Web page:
I am currently reading
Veronica Britton – Chronic Detective
By: N.P. Boyce
From: My bookshelf
Do you know how much damage a gun in the wrong place can do to history?
Veronica Britton lives in Victorian London – but she can go wherever and whenever adventure takes her. Smart, efficient and (almost) always discreet, Veronica is the best chronic detective in the city.
Working alonside her apprentice, the brilliant and time-sensitive Gabrielle, she navigates the timepools – corridors that join the various time zones of London – from the founding of the city to a bleak vision of the future, via a mysterious mansion with an indoor weather system and an extremely charismatic cat. Veronica uncovers a series of mysteries that ends in a fiendish conspiracy to control time itself: a plan that threatens not just the city she loves, but the whole world.
I picked this book up on a whim at the bookstore, based on the synopsis. It has time travel and takes place in London! Also the mention of a mansion and a cat caught my interest. So, what’s it like? So far there hasn’t been any mysterious mansions or charismatic cats, and Veronica’s detective methods haven’t been very discreet contrary to what the synopsis states, but the book is interesting and very easy to read. The book appears to be N.P. Boyle’s first novel – the short introduction in the beginning says that he’s written short stories before.
I thought that the book would be told solely from Veronica’s perspective, so I was a bit surprised to find that the point of view jumped between different characters in a way that sometimes reminded me of a TV series. This is neither here nor there, but I do have trouble with the character Gabrielle, Veronica’s apprentice. Everyone else in the book was introduced with a short description that brought their character and personality alive in a few words. But there was no such thing for Gabrielle! The character just suddenly appeared with no description of her appearance or personality, and so she feels pretty distant to me. My weird mind just imagines her looking like Gabrielle from Xena…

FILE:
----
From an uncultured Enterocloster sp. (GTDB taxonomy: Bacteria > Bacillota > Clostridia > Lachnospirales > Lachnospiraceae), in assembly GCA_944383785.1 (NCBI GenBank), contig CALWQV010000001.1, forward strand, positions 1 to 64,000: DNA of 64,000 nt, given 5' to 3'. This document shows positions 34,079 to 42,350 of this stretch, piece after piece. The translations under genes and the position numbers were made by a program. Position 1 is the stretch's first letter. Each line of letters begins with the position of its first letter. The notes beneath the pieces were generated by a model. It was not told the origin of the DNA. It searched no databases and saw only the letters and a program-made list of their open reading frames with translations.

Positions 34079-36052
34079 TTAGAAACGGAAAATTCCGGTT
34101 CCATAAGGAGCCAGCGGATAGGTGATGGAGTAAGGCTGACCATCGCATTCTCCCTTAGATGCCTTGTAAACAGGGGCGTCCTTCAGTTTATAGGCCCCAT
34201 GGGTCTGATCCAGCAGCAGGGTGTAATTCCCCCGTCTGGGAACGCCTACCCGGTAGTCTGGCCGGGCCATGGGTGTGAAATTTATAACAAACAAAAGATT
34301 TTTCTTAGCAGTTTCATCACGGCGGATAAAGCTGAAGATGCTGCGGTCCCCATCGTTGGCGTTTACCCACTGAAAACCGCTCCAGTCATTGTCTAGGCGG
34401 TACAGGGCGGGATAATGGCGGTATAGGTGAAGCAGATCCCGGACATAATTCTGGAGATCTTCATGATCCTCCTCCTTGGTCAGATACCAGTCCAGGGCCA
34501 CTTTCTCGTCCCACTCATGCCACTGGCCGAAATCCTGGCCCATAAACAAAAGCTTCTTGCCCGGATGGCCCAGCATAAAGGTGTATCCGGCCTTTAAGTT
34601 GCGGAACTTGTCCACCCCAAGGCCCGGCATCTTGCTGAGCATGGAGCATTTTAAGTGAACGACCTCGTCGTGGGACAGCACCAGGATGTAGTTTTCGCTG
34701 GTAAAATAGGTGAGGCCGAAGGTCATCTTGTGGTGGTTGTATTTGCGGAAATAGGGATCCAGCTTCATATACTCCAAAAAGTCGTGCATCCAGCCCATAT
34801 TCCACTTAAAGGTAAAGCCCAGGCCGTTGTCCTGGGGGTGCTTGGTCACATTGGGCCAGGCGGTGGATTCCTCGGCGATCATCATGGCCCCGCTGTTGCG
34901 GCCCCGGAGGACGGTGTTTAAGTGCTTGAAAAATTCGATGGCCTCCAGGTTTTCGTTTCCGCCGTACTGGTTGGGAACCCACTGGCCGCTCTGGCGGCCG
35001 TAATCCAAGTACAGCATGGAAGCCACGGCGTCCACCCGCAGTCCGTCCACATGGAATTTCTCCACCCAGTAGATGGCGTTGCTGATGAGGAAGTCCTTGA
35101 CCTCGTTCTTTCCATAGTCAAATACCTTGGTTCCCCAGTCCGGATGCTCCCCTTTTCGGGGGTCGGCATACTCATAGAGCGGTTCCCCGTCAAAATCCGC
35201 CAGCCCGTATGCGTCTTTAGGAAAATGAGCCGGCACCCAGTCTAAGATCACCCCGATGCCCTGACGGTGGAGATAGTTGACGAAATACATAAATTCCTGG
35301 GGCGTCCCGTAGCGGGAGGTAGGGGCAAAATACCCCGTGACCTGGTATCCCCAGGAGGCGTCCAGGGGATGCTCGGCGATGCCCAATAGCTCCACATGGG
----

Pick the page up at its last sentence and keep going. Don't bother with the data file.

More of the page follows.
I’m also continuing with The Hunchback of Notre-Dame, where Esmeralda has lately come across some pretty hard times. And I miss Clopin, whom we haven’t seen since the beginning of the book. I hope he’ll make a reappearance soon!
I just finished reading
By: Michael Chabon
From: My bookshelf
This literary fiction version of a screwball comedy had me entertained until the halfway point, where it lost some of its momentum, and at the same time, me. In the beginning, the writing captured me and whisked me away with ease into the quirky happenstances of the book. But when the story lost something in its pacing, I began to get fed up with the annoying main character, and wasn’t interested in what happened any more. As far as favorite characters go, that would have to be James Leer, the student morbidly fascinated with actors died by suicide. I give the book 2 stars, with a note that many other readers would probably enjoy this novel much more than me. As a side note, I find the cover absolutely gorgeous.
I am slowly working through the unread books in my shelves (I can’t buy any more until I’ve gone through at least half of them). I think next I’m in the mood for a YA novel.
The unread YA novels I have on my shelves are Divergent by Veronica Roth, Little Brother by Cory Doctorow, Etiquette & Espionage by Gail Carriger and The Book of Lost Things by John Connolly.
Which one would you recommend? I’ve previously received one vote for The Book of Lost Things on this blog.
This post is linked at “It’s Monday, what are you reading?”, a weekly meme that tells us what the blogosphere is currently reading. It is hosted by Sheila at Book Journey.